Monday, 6 August 2012

German government publishes study on Open Government Data

The German government last week published a study on “Open Government Data” and announced that they will follow the key recommendation from the study and set up a pilot for an open government portal which shall be in place by 2013. The study was done by Fraunhofer Fokus and is available on the website of the German Ministry ofDomestic Affairs (Bundesinnenministerium). There are both the full study with over 570 pages and a short version. And the ministry also published the spreadsheet with basicreference data – and to my great pleasure they published it in astandard document version, too, in ODF with the file format .ods. All documents are available in German only.

This is another examples where an EU Member State joins the initiative of the EU Commission for open data – laid down as a key action in the Digital Agenda for Europe and referring to the PSI Directive (Public Sector Information). What is good news: the German study concludes that given the legal situation of today a huge amount of public data can already be made open without problems:

The benefit of making public data openly available is clearly described. It can help to create innovative new solutions and process optimisation. In general, the study sees that there will be an increasing demand for public data in the coming years. On this basis there are a number of supposed economic potentials for the use of public data which justify to make the data openly available at no or little cost:
“[Es geht um die Nutzung der] angenommenen ökonomischen Potenziale der Datennutzung. So können staatliche Daten sowohl als »Rohstoff« für Start-up-Unternehmen und neue Geschäftsmodelle als auch als essenziell zur Optimierung von Geschäftsprozessen in diversen Branchen betrachtet werden. Der privatwirtschaftliche Bedarf an staatlichen Daten wird im Zuge der weiteren technologischen Vernetzung perspektivisch zunehmen. Zur Stimulierung des ökonomischen Potenzials staatlicher Daten haben viele Behörden in Europa ihre Datenbestände geöffnet, Geldleistungen reduziert und Geldleistungsmodelle vereinfacht. Fallstudien zeigen die Korrelation zwischen der Höhe der Geldleistung und der Nutzung von Verwaltungsdaten durch Wirtschaftsakteure, die zur Stimulierung der Volkswirtschaft beiträgt.” [Short version, p. 8]
Standardisation and the agreement on standards play a key role in the study and in the recommendations. This refers both to the simplification and optimisation of process standards and to format standards for making the data available. The latter aspect is specifically addressed in recommendation 44:
“Sofern ein Standard bereits in SAGA klassifiziert wurde, wurde die Klassifikation übernommen. Für bestimmte Datenkategorien sind daher nur »empfohlene« Standards gelistet. Grundsätzlich sollte mindestens ein Standard für Tabellen und ggf. auch für weitere Datenkategorien als »verbindlich« klassifiziert werden, um die Interoperabilität zu steigern.”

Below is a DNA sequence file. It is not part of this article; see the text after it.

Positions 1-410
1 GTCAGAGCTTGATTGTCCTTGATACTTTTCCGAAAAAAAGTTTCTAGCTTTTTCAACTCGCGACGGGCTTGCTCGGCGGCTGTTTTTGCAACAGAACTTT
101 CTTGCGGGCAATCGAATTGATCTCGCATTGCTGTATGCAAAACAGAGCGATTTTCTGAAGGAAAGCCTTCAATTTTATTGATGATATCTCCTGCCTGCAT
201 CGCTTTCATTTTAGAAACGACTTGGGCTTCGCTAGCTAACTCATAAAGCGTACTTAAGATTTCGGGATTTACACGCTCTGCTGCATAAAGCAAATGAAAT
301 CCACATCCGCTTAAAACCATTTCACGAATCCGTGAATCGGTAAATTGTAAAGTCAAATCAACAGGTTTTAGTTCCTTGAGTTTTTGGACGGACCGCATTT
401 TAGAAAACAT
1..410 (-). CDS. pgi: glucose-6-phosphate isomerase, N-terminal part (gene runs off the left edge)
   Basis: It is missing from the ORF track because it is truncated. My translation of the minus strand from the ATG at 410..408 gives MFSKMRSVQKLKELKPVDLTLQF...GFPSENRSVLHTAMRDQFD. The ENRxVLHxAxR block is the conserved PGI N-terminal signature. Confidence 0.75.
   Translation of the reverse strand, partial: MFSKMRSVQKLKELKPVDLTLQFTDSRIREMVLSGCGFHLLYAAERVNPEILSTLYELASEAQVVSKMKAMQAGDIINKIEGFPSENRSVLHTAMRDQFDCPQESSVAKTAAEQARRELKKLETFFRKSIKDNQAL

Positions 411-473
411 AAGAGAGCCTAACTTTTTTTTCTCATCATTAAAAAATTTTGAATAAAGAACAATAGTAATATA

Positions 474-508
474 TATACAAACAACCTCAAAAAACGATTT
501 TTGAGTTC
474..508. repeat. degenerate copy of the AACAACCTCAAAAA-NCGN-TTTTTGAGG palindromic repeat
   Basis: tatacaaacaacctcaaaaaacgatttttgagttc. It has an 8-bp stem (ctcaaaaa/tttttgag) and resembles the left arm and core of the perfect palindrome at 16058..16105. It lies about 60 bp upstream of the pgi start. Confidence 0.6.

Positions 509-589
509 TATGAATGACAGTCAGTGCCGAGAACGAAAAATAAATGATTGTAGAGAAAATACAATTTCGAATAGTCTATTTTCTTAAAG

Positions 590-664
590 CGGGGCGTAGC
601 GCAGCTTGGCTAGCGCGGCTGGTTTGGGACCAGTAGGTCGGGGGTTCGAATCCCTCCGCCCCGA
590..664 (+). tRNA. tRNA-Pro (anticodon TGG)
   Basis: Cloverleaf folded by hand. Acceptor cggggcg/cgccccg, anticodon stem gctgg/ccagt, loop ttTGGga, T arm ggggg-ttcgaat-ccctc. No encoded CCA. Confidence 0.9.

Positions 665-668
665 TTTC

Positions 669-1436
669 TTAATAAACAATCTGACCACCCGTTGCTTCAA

Bottom line of this recommendation: SAGA, the Geman National Interoperability Framework for eGovernment, is the basic reference point regarding technology standards. And some level of communality, of having “mandatory standards”, is necessary for achieving interoperability.

Moreover, as addressed in recommendation 53, it is important to have agreed standards on the level of metadata – and to strive for pan-European agreements in this respect, as well:
“Die OGPD-Plattform wird dann zu einem gut nutzbaren Informationsportal, wenn die in der OGPD Plattform bereitgestellten Metadaten einem einheitlichen und von allen Akteuren getragenen Metadatenschema folgen. Daher ist für den Prototyp ein OGPD-Metadatenschema auf Basis der Ausarbeitungen der Studie zu entwickeln. Dieses ist entlang nationaler und internationaler Entwicklungen kontinuierlich zu aktualisieren. So ist eine Verankerung des OGPD-Metadatenschemas bei der KoSIT empfehlenswert. Zudem sollten sich die OGPD-Verantwortlichen auf EU-Ebene engagieren, um ein zum deutschen kompatibles europäisches Open-Government-Data-Metadatenschema mitzugestalten.”
The full details are discussed in chapter IV.4 of the long version of the study. Very good and interesting is the relation that is seen between SAGA and Open Data. The objective of the Open Data initiative is to strive for Open Standards. This builds on the basic principles of SAGA to achieve openness and interoperability, while, in the context of Open Data, Open Standards and Machine Readability of the data are a key principle for allowing everybody to make use of the data and innovate without facing restrictions. The following illustration is copied from the German study: 

My first impression of the study is very good. It is definitely worth reading. I am very much looking forward to the implementation of the recommendations and am positive that this will have a highly positive effect for Open Data in Germany - and beyond. 

1 comment:

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